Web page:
Immersed in law

Chief Justice Sir Marston Gibson (centre) being sworn in earlier this year.

Sir Marston Creighton DaCosta Gibson, K.A., was born on March 3, 1954 and was educated at St. Matthias School, Boys’ Foundation and Harrison College. He pursued legal studies at the Cave Hill Campus of the University of the West Indies from 1972 and obtained the Bachelor of Laws (LLB) in 1975.

In 1977, he was awarded the Rhodes Scholarship and read for the Bachelor of Civil Law (BCL) at Keble College, Oxford University in England, which he obtained in 1979. From 1979 to 1981, he attended the Hugh Wooding Law School, St. Augustine, Trinidad and Tobago, where he was awarded the Chairman’s Special Prize for Evidence and Procedure in 1981.

While attending the Hugh Wooding Law School, he lectured in Criminal Law at the Faculty of Law, St. Augustine Campus, University of the West Indies. From 1981 to 1987, he was a lecturer at the Faculty of Law, Cave Hill Campus, UWI, where he taught Criminal Law, the Law of Real Property, Law in Society (Jurisprudence), as well as Equity, Doctrines and Remedies.

Marston Gibson emigrated to the United States in 1987. He was admitted to practice law in the State of New York in 1989 and served for 22 years in the New York State Court system. He began in March 1989 as an Appellate Court Attorney from 1989 to 1992, ultimately attaining the position of Principal Appellate Court Attorney.

In 1992, he was appointed a Judicial Referee in the Surrogate’s Court, New York County (Manhattan), where he heard cases involving estates and trusts, particularly where there was a need to establish kinship between petitioners and the deceased persons whose estates they were claiming.

He served in that Court until 1998, when he transferred to the Supreme Court of New York, Nassau County (Long Island). At the Supreme Court in Nassau County, whose jurisdiction is similar to that of the High Court of Barbados, the Chief Justice heard civil cases, and was assigned to the Supreme Court, Matrimonial Centre, from 2001 to 2008. He remained there until his appointment as the 13th Chief Justice of Barbados on September 1, 2011.

Sir Marston holds Bar membership in several jurisdictions, including Barbados, Antigua and Barbuda, and Trinidad and Tobago. He is also a member of the New York State Bar and is admitted to practise before the United States Supreme Court, as well as the United States Federal Courts for the Eastern and Southern Districts of New York.

He is also a musician and plays the guitar. From 1981 until 1987, he was a member of the National Crop-Over Festival Orchestra which provided accompaniment to the competitors in the Pic-O-De-Crop Calypso competition. He also sings bass in the choir at St. Ambrose Anglican Church, and has been a member of the choir of St. George’s Episcopal Church in Hempstead, New York.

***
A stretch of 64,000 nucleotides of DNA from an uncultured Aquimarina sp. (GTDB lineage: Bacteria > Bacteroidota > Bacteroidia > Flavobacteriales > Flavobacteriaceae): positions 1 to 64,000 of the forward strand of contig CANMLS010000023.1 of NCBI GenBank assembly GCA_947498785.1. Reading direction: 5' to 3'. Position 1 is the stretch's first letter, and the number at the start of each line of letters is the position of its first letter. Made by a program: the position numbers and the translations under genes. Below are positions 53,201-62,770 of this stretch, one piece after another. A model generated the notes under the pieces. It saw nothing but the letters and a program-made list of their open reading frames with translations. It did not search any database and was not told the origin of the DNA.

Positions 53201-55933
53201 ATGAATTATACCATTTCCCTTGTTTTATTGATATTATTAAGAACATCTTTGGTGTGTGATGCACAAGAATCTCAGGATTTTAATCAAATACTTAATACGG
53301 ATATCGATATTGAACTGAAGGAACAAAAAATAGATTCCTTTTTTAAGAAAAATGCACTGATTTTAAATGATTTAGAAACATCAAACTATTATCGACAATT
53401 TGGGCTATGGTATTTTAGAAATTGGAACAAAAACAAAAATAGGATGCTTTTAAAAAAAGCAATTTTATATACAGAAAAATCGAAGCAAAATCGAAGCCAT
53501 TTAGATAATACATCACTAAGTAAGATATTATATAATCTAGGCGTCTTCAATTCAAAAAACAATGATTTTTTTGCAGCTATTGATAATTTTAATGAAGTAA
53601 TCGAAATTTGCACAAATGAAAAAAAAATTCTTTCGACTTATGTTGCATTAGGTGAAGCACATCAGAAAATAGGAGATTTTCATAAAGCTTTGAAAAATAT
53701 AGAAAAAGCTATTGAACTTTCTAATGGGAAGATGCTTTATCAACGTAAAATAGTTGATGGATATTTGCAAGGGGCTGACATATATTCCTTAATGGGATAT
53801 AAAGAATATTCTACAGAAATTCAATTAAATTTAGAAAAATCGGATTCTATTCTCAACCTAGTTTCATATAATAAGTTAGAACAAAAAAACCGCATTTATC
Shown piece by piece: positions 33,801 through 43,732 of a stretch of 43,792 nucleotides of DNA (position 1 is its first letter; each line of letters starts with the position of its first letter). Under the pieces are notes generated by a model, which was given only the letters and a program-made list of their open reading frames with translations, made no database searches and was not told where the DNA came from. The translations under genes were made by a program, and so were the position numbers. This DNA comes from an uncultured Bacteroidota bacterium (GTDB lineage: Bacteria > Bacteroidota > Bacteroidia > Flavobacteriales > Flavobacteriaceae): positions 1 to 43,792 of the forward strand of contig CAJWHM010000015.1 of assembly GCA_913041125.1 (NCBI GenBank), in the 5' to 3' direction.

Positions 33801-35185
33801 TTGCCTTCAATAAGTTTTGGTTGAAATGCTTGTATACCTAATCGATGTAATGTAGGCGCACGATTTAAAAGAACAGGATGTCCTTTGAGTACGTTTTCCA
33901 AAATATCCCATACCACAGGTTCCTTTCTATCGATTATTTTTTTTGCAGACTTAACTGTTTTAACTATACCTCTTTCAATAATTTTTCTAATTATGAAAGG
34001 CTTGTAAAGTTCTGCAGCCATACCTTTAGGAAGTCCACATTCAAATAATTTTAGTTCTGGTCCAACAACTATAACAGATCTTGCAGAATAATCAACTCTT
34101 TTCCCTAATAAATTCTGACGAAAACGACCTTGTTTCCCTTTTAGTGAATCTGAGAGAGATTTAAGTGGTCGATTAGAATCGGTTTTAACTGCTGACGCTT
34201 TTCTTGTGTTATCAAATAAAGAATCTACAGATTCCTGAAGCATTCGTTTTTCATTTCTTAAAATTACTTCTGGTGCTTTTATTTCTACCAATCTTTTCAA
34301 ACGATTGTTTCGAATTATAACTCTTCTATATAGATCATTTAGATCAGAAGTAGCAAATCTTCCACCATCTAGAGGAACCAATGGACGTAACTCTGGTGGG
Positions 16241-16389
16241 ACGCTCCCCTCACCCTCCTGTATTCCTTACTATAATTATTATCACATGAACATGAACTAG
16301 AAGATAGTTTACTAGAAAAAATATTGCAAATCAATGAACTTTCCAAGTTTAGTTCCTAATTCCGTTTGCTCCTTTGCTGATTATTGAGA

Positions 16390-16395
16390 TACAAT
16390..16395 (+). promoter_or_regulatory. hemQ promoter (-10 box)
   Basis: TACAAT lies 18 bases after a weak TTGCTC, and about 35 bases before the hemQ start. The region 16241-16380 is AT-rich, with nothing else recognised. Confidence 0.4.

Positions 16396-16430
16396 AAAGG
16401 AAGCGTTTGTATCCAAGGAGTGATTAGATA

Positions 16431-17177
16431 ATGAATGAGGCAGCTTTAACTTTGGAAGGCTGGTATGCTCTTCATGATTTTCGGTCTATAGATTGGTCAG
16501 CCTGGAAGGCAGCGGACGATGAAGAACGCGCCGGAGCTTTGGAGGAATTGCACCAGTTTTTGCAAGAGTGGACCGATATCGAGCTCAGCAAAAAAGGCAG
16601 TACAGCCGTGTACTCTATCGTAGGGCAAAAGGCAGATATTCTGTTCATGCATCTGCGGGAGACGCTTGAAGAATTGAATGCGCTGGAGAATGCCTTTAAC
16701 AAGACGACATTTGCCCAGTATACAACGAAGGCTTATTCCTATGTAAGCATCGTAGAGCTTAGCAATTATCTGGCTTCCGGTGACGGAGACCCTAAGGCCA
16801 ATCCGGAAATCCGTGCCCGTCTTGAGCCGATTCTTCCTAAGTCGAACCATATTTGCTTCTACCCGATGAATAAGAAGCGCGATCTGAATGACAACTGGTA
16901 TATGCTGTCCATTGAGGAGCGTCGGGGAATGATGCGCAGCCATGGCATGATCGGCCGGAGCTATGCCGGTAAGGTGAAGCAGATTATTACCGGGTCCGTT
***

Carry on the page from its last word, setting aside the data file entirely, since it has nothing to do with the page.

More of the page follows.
His interests do not end there. While at the Surrogate’s Court of New York County and Supreme Court, Nassau County, he was a union delegate (shop steward). He was also Vice President of the Foundation School Alumni Association of New York and is a current member of the Foundation Old Scholars Association of Barbados.

He is a member of the Barbados Cancer Association of New York and the Caribbean-America Medical and Scientific Association. From 1984 to 1987, he was the moderator of Guttaperk, a call-in radio programme on the Caribbean Broadcasting Corporation and for over 15 years, he was a member of the St. Matthias’ Scout Troop where he attained his Queen’s Scout Badge.

The Accolade of Knight of St. Andrew is being conferred in recognition of his outstanding contribution to the legal profession in Barbados and at the international level.

One Response to Immersed in law

  1. Bajan Man November 30, 2012 at 11:26 am

    I am always for awarding merit to people whom has contributed significantly to the Barbadian society, especially people like Sir Frank Alleyne, whom I know of and have heard many a times contributing to our dear society, then comes Mr Marston, whom I haven’t heard of prior to his becoming the Chief Justice, now I am in my Mid 50’s and have been around long enough to know when you have contributed significantly to our society, so this begs the question how can someone whom “according to your write up” lived in the USA for 22 years be worthy of such a reward? as far as I can see he was NOT working as an ambassador or foreign diplomat? he was a legislator in another countries legal system, how does that become a contribution to OUR legal system and society?? Please tell me


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